But did attending those schools create those outcomes? Look at the two (President) Bushes, who both were Ivy League. Did going to Yale make them the successful leaders they were later in life, or was going to Yale an inevitability because they were Bushes, who grew up in a prominent, affluent eastern family?
Is the degree from Harvard or Rice the charm in their life, or is the real charm in their life the circumstances that put them on the path of those very schools?
People have exaggerated the belief that these schools are transformative and give you some kind of special pass key, and are forgetting that people end up at these schools because of talent and life advantages that are independent of these schools.
Bridge: You’ve said we spend a lot of time on getting into college, but virtually none on what to do in college. What do you mean by that?
Bruni: You see reams and reams of stuff about what admissions officers are looking for (in college applications), but I never read stuff that is written for high schoolers about how you should think about picking courses or how you should think about setting up your social life in college.
That sends the message that by far the most important decision is getting in the right door. When what you do when you walk through that door is way more important than what room you inhabit.
It’s one of those things that seem blindingly obvious, and yet there’s little talk about what to do in college compared with what families hear about how to get into the college.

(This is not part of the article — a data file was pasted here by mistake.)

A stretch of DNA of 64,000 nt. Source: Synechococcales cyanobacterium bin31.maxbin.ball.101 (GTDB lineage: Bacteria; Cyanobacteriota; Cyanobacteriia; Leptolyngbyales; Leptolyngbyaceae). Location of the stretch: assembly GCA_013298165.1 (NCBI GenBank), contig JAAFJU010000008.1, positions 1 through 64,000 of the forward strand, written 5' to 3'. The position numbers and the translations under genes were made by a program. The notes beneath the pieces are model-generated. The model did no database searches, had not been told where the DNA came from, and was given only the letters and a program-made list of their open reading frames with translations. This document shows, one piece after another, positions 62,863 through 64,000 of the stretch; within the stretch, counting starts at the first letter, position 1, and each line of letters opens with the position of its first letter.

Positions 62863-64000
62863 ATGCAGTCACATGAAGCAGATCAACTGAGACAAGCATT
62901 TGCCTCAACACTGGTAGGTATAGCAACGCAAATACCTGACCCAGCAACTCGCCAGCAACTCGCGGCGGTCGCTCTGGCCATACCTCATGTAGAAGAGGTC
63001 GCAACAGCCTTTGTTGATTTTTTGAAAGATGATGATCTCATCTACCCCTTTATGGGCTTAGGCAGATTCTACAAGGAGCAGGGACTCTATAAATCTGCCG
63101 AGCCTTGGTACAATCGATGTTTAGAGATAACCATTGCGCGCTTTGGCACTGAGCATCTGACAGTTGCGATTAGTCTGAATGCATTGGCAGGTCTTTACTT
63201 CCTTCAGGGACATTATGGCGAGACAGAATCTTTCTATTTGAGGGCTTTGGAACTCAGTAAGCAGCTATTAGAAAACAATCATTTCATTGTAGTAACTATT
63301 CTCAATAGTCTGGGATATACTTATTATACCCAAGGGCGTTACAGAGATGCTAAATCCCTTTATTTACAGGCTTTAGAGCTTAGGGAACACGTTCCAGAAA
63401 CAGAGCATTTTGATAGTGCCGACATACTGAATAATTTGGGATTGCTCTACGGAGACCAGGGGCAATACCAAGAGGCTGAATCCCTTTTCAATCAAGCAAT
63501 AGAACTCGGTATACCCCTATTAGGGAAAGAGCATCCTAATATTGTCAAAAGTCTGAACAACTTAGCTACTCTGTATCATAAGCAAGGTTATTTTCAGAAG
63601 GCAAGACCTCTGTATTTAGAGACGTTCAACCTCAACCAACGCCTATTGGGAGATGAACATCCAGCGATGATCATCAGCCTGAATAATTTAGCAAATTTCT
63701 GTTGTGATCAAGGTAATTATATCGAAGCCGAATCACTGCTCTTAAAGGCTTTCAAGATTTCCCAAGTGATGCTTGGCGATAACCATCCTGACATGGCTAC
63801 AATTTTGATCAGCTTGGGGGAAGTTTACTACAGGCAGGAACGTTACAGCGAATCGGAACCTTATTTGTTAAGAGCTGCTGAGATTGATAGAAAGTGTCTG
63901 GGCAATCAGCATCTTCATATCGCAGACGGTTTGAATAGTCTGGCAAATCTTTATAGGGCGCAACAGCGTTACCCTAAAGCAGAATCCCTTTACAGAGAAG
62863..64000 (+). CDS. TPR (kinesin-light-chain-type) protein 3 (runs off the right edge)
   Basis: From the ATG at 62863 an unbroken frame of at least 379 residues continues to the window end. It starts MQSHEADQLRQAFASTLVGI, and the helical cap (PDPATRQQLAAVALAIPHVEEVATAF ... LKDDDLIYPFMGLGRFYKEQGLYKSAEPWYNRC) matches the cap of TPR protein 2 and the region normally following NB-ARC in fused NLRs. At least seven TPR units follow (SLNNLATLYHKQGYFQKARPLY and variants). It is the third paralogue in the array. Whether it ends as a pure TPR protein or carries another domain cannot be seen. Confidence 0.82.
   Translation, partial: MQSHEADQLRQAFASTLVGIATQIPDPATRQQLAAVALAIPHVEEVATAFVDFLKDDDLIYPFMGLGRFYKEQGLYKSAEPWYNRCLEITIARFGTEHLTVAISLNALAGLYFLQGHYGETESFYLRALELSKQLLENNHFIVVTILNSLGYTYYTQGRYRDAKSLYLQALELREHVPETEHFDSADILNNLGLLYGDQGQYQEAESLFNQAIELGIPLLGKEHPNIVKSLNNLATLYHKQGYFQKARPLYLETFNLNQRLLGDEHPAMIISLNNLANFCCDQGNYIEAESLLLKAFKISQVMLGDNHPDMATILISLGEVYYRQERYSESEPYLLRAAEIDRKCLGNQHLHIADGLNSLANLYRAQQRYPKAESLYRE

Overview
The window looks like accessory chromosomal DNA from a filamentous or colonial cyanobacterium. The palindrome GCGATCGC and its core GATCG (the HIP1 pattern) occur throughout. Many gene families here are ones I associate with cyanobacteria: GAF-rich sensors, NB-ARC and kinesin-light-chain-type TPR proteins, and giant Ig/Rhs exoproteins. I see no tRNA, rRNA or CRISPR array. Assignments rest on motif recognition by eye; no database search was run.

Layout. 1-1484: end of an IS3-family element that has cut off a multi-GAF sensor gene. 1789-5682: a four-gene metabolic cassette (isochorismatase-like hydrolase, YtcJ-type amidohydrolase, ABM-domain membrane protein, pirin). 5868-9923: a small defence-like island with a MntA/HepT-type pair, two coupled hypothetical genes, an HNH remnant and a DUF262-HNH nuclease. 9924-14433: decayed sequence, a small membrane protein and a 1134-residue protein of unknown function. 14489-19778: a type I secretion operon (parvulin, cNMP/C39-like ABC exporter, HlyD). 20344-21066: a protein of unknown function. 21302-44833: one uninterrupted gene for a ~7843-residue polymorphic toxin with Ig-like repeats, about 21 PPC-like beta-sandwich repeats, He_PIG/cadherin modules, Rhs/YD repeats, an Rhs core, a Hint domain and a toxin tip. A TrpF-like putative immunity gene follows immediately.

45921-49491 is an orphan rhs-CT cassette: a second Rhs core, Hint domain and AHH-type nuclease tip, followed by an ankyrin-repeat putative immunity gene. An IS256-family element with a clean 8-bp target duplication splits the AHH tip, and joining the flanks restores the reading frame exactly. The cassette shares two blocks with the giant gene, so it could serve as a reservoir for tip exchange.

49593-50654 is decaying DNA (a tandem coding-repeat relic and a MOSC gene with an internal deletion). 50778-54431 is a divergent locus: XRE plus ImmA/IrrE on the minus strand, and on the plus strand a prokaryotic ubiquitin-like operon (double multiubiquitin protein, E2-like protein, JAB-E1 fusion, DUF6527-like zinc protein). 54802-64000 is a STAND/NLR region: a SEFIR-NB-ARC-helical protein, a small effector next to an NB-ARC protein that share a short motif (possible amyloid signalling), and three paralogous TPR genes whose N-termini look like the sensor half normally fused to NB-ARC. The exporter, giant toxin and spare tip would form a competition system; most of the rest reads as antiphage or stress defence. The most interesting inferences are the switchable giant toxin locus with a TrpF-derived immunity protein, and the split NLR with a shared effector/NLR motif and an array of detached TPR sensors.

Bridge: OK, so what should students be doing in college?
Bruni: First, they should understand that future earning power does not correlate with happiness. They should also realize they don’t know themselves as well at 18 as they’re going to know themselves at 25. That they are still changing and discovering things about themselves - that’s one of the biggest roles of college.
They should be making sure they have a fundamental knowledge and not get stressed out about preparing for a certain job. They shouldn’t arrive at college so locked in to a given plan that there is no flexibility to learn they have interests and abilities they simply weren’t aware of.
We talk some about choosing good professors, whose classes are interesting. But we don’t stress nearly enough the importance of cultivating close, human relationships with professors.
Bridge: So what’s your advice to high school seniors filling out college applications this fall?
Bruni: Parents should not equate a college’s worth to their child or to themselves with the difficulty people have getting into (a selective college).
Students should come up with a list of colleges they’d be genuinely excited to attend for reasons other than simple bragging rights. Ask themselves what schools are going to do the best job of completing me as a human being.
You can sign up for a free New York Times newsletter from Frank Bruni here.
Bruni’s book, “Where you go is not who you’ll be: an antidote to the college admissions mania.” is available on Amazon.